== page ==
Ironically(?), Nixon's first choice for VP to replace Agnew was John Connally...

"His favorite, I had long ago known, was John Connally. As early as October 6, four days before my resignation, the President had asked the former treasury secretary to accept the vice presidency. Both men knew it would give Connally a clear track to the White House in 1976. Connally wanted it, but he backed away when his enemies in both parties threatened to block his confirmation by the House and Senate and to drag the hearings on for many months. He was too new a boy in school to muster support from the Republicans in Congress, and his recent defection from the Democratic party did not endear him to those on the other side of the aisle.

By choosing Connally, Nixon would have become embroiled in another vicious partisan dispute, exactly the thing he was trying to avoid. So, with reluctance, he had to drop his favorite. He feared controversy would also rage if he chose Nelson Rockefeller, Ronald Reagan, or Barry Goldwater, all of whom were being strongly recommended by their friends. So he quickly settled on Gerald Ford, the amiable Michigan congressman who had acheived popularity, if not great distinction, as the House minority leader" ...



On this day in history, August 8, 1974

Gerald Ford watched on his television in his suburban Virginia home, as Richard Nixon handed the presidency over to him, his vice president of the past 10 months. Nixon became the first Chief Executive in U.S. history to resign the presidency.

After Nixon's brief address announcing his resignation, cheers could be heard throughout the nation's capital, as well as chants of "Jail to the Chief."

The end of Nixon's years in the White House came when he released secret tapes showing his involvement on the Watergate cover-up on June 3, 1972, one week after the break in of the democratic national headquarters. Congress' support for its leader eventually evaporated in his bursts of outrage over the prospects of impeachment.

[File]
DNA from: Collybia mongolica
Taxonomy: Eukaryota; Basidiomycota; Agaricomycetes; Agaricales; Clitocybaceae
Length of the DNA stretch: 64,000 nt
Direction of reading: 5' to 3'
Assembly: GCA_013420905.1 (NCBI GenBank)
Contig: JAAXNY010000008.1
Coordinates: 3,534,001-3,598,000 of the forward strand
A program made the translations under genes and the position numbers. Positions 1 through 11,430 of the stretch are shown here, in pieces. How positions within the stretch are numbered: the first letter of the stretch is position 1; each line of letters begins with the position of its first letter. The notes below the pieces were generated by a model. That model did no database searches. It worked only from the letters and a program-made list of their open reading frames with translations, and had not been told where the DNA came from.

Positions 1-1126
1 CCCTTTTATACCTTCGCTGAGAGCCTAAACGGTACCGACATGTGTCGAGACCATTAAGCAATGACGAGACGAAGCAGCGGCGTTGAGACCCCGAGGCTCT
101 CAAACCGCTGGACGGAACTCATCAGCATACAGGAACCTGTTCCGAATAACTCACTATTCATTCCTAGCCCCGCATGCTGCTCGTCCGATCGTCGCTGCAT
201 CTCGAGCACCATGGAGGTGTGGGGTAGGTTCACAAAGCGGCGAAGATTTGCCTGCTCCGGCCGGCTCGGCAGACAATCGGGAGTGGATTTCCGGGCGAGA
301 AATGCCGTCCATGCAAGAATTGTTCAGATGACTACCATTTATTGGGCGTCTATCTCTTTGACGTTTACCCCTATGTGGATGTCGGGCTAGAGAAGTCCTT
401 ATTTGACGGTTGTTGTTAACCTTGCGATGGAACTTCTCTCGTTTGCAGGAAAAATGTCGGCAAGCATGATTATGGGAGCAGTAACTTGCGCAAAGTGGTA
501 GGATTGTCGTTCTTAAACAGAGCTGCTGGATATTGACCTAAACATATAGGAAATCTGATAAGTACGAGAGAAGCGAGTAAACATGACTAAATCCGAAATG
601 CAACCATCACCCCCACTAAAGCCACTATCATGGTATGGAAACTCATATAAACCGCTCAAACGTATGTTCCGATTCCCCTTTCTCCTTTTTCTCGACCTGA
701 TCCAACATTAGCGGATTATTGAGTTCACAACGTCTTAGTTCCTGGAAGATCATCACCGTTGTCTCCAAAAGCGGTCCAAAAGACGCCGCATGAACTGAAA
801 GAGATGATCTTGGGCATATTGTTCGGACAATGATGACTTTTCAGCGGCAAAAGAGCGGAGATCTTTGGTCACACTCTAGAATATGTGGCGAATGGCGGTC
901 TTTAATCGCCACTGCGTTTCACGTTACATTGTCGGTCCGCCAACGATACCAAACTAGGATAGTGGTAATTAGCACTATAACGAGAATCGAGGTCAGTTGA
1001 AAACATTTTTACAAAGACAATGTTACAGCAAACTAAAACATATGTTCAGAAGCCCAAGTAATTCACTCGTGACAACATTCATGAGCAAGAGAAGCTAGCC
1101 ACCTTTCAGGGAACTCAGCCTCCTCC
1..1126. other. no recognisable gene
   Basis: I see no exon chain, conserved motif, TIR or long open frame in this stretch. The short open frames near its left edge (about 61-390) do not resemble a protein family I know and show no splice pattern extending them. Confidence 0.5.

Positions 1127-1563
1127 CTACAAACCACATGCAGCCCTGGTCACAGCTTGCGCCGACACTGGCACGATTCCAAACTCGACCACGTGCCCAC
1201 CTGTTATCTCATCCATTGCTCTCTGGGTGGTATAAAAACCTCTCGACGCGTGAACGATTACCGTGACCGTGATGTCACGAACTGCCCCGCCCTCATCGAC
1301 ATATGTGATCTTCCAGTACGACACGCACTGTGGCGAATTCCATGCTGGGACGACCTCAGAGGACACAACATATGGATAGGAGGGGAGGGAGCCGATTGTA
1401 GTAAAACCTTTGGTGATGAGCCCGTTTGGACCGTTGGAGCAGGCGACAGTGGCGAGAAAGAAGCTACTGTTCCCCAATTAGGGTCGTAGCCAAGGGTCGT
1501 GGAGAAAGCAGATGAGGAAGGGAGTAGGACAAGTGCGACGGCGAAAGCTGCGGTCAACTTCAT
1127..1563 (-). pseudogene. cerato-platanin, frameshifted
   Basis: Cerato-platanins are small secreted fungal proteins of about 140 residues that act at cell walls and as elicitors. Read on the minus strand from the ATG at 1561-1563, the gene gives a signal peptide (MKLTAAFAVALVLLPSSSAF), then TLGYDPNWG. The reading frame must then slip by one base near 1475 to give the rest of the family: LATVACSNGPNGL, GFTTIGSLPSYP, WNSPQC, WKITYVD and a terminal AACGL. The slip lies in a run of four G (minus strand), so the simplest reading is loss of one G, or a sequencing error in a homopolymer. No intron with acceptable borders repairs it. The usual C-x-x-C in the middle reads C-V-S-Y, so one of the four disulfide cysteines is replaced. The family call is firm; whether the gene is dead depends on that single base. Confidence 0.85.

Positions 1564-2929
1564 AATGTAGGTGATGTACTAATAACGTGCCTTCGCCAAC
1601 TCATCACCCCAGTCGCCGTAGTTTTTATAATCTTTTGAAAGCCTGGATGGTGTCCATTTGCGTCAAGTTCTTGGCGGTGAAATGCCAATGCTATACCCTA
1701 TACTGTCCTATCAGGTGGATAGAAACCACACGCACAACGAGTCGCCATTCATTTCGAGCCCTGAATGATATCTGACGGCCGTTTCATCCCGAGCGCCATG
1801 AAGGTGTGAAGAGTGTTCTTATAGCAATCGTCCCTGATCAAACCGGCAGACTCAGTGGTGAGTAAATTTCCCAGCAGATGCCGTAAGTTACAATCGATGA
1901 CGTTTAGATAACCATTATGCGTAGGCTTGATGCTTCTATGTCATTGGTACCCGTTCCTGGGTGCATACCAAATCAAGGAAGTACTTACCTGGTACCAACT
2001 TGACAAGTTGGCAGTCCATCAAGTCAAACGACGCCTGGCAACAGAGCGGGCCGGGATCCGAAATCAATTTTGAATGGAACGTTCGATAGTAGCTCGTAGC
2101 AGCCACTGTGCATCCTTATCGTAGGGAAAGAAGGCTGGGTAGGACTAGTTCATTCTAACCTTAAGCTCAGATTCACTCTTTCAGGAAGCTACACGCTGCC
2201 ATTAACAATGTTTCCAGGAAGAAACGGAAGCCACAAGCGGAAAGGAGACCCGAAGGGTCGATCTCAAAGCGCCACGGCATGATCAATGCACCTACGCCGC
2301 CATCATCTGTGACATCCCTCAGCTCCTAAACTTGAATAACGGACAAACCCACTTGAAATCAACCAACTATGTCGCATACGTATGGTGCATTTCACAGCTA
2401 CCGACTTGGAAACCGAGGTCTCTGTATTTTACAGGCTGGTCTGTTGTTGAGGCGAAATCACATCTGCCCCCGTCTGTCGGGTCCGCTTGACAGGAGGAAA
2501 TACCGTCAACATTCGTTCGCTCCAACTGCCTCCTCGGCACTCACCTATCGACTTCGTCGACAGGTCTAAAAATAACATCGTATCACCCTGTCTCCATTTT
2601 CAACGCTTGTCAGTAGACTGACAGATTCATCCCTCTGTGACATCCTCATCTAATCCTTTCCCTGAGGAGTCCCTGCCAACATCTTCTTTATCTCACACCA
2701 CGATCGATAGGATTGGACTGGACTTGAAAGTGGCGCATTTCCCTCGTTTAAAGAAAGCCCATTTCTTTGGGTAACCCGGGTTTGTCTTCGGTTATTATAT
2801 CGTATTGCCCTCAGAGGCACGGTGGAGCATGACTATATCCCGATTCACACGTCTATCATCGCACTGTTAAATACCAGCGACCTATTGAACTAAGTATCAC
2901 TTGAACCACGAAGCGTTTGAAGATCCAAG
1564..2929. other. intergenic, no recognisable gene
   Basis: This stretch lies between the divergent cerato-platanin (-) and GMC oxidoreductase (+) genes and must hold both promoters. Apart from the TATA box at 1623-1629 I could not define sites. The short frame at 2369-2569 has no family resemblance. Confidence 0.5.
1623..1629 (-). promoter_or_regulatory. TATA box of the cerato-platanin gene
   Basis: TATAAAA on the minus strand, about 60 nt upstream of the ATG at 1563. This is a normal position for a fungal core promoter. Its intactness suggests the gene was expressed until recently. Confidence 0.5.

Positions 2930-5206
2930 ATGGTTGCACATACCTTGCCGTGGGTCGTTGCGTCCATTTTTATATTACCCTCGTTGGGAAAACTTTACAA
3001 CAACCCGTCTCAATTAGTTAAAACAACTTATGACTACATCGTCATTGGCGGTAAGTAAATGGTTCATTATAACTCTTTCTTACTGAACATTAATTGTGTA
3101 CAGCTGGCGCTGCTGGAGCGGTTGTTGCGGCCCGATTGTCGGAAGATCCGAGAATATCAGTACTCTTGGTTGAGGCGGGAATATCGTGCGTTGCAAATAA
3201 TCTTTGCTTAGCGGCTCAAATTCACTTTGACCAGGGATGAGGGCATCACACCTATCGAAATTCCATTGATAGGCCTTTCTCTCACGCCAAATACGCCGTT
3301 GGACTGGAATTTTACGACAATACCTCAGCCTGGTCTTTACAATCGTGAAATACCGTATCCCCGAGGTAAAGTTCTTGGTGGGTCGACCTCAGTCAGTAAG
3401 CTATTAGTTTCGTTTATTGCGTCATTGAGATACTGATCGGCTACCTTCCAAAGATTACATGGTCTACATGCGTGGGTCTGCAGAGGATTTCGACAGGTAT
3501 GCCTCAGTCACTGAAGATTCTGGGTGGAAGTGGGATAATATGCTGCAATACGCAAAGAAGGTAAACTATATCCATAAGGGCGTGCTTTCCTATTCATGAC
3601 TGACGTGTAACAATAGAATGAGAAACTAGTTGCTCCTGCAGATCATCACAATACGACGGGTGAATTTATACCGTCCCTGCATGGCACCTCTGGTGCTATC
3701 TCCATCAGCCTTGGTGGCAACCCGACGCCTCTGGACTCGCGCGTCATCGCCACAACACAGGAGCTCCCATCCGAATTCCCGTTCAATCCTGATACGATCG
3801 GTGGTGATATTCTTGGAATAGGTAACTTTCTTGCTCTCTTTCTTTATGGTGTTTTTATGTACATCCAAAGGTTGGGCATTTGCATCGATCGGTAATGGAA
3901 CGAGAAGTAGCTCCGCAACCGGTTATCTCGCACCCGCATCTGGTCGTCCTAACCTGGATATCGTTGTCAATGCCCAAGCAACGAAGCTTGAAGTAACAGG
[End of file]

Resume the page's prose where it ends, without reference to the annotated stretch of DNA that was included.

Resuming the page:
On April 22, 1994, nearly two decades after the incident, Nixon died in his home state of California at the age of 81. The 4,000-plus mourners present, including every living American president and dozens of other world leaders, remembered Richard M. Nixon for his efforts to improve relations with Moscow, for opening the door to China and for finding an end to the Vietnam War.


Re: Watergate: The Hidden History

Waldron's interview on Coast2Coast a few weeks back.

Re: Discovered a new likable mystery writer...

Thanks for the tip. Here are a few more:

Wednesday, July 18,2012
From courts to escorts
MSU grad Allison Leotta uncovers the world of call girls in 'Discretion'

The “D.C. Madam” scandal served as a jumping-off point for Michigan State University aluma Allison Leotta’s latest legal thriller, “Discretion.”

“As a prosecutor, I handled a lot of cases where the victims were prostitutes,” Leotta said in a phone interview. “I saw on a firsthand basis how dangerous their lives were, especially some college girl getting into the business thinking it’s a quick, easy way to make money.

“But that’s really far from the truth. I wanted to paint that picture realistically. What is it really like? What are the dangers? What are the unsavory things that have to happen? I didn’t want to glamorize it at all. I hope I hit that chord in ‘Discretion.’” ...


Former CNN Anchor Kitty Pilgrim on Her New Novel ‘The Stolen Chalice’ (Q&A)
She talks about her new “romantic thriller,” making the leap from journalist to novelist and traveling the world for research.
11:05 AM PDT 8/3/2012 by Andy Lewis

Kitty Pilgrim, the CNN-anchor-turned-novelist, has a new book out, The Stolen Chalice, a follow up to her 2011 debut, The Explorer's Code, which continues the adventures of archeologist John Sinclair and Oceanographer Cordelia.

Pilgrim, who is also a member of New York City’s famed Explorer’s Club and the prestigious Council on Foreign Relations in addition to being a former news anchor, talked with The Hollywood Reporter about her "romantic thriller," making the leap from reporter to novelist and traveling the world for research...


Kirk Douglas lives up to his on-screen persona...

How 'Spartacus' broke the blacklist